RMBP or Mac Mini + MBA?

Discussion in 'MacBook Pro' started by dissolve, Jun 14, 2012.

  1. dissolve macrumors 6502a

    Aug 23, 2009
    I'm debating a new setup to go with to replace my recently sold Mac Pro. I have two requirements: main computer must be quad core and support two external displays. The two potential setups are:

    1) Retina MBP (base)
    2) Server Mac Mini (when updated) and 13" MBA

    I love the portability of the MBA, but the advantages of a single computer are hard to ignore. I was all set to go with option 2 until the RMBP came out with support for two external monitors. Anyone else considering something like this now or have in the past? Any suggestions or opinions? Thanks in advance.
  2. theSeb macrumors 604


    Aug 10, 2010
    Poole, England
    What about a 2012 iMac when (if?) it gets updated?
  3. JD92 macrumors 6502a


    Apr 14, 2005
    What would be the purpose of the Mac Mini if you went with the MBA? It may be a little more powerful but I don't think they're significantly more powerful than the MBA. iMac + MBA might make sense, but mini + MBA probably doesn't make that much sense.

    Having tried the desktop + laptop idea, i can say that a single computer plan was definitely the way to go for me.
  4. dissolve thread starter macrumors 6502a

    Aug 23, 2009
    Unfortunately, I really can't stand the glossy iMac display, even in a controlled lighting environment. But thank you for the input.

    Ok that's a great point you bring up. My expectation was that a quad-core Mini would significantly outperform the current iteration of MBAs, justifying it as the main computer. Thank you for offering your input on the single vs dual computer experience. I'm beginning to lean towards a single computer setup.
  5. thekev macrumors 604


    Aug 5, 2010
    It varies. Here is a reasonably good comparison from last year. Note at the bottom. The mini does a significantly better job on an after effects render, but that's meant to show cpu differences. I think the 8GB option finally added to the Air is an improvement. The chipset from last year would have supported 8GB, but Apple didn't offer it. The Intel HD4000 is rumored not to be as big of a gain on the Air, because it's under clocked to a degree. Do keep in mind that the mini hasn't been updated yet.

    If you want the Air, my best advice would be to check out the performance variations between cpu models. They're unlikely to mean much. i5 and i7 cpus both have hyperthreading when examining notebook class dual core models. The hyperthreading on vs off only exists in desktop class cpus. Overall I think you should go for 8GB of ram for maximum longevity if you go this route, then only add a mini if it feels like not enough (or return it for a mbp).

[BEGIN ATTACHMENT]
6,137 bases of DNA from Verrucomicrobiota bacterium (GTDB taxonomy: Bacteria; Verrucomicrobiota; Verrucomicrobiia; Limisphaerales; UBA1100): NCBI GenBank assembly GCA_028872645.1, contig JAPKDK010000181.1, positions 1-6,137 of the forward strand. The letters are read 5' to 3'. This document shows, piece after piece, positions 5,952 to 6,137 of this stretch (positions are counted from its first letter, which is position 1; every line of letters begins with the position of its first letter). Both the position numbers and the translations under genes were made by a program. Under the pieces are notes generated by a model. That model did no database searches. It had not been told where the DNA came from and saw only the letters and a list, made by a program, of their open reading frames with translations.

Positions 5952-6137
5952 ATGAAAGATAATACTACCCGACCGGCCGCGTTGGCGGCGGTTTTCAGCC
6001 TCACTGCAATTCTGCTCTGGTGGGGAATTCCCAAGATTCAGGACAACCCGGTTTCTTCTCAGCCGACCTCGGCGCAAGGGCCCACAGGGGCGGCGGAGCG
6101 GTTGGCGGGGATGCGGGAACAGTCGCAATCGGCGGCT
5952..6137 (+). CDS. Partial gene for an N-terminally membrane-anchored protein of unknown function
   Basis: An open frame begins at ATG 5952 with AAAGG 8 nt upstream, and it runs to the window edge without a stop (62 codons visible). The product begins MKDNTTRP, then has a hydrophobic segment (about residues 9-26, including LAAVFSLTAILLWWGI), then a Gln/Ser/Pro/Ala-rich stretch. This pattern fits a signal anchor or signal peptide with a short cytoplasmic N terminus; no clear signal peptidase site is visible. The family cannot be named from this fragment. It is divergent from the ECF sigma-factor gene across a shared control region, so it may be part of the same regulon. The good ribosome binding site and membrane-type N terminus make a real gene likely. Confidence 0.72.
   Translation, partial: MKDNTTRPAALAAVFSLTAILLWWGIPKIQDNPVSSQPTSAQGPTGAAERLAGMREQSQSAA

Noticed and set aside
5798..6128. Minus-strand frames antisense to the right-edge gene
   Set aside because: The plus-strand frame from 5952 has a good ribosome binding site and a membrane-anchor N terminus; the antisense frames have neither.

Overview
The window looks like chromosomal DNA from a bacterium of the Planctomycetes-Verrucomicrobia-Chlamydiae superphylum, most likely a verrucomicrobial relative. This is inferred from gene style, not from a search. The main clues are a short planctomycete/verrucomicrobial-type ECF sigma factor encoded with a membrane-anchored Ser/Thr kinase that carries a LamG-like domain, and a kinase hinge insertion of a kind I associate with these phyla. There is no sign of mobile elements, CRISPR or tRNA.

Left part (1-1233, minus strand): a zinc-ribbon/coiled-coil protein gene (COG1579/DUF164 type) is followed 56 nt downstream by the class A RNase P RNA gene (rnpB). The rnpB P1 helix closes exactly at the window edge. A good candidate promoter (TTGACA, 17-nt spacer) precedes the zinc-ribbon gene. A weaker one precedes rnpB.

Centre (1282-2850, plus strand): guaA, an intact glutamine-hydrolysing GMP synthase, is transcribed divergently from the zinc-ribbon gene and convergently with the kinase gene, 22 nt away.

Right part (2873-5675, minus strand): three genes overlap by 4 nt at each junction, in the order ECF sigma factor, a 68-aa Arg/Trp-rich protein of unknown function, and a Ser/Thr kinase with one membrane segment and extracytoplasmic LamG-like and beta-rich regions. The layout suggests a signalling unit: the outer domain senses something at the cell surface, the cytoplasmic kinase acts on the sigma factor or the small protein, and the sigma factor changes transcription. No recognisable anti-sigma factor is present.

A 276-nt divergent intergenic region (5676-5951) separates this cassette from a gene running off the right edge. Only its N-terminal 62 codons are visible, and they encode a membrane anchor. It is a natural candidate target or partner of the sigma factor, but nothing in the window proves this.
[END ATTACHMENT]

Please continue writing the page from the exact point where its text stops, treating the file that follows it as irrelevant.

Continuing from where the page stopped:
If you have an Apple store nearby, you can always preview its performance. Bring along something non personal to test. They don't seem to mind the use of usb thumb drives on their machines to load files. I think they're a little close in capabilities to really justify owning two computers. Personally if I was going with the mini, I'd buy the mini and see if I really need an updated laptop. Otherwise I'd buy the Air if it seemed like enough. It depends on your needs though, both the applications you use and how you use them.

    Edit: just noted recently sold mac pro. Either is limited in features compared to that beyond just cpu speed, but could you describe your anticipated uses? For example video editing 2k footage or whatever. Imovie is quite different from messing around with uncompressed footage. I'm just using that as an example as it's pretty common on here.
  6. dissolve thread starter macrumors 6502a

    Aug 23, 2009
    Thank you for the in-depth response with links.

    Admittedly, the Mac Pro was overkill for my uses (part of the reason I sold it). I used it for programming, Aperture, video conversions, home server/storage, and gaming. I've built a PC to take over the last three. Whichever Mac setup I go with will be used for the first two and all other basic computer tasks.

    If the MBA could drive two external monitors, I'd go with an upgraded one, as you suggest. However, I'm set on continuing to use my external monitors, which leaves the Mini or RMBP. Currently, I still need a laptop, so Mini-only isn't really an option either.

    It seems everyone agrees that Mini + MBA is too redundant in performance to offer many advantages, or at least enough to warrant the disadvantages of a two-computer setup. Thanks again for the input.
  7. thekev macrumors 604


    Aug 5, 2010
    Doh! You're like me in the sense that I find it difficult to find something that works 100% for me within Apple's lineup. I ended up using it because 99% of the people I worked with used Macs and I had to at least be familiar with them at the time (this was a long time ago). I will tell you the macbook pro options tend to have stronger gpu and sometimes cpu options than the mini. The RMBP is definitely faster than the current mini, as the mini hasn't gone to Ivy Bridge yet. Ivy Bridge may not be an enormous bump, but the macbook pro was already ahead, now it's also on a different hardware generation. With everything considered, I'd personally end up with a RMBP over a mini + MBA.

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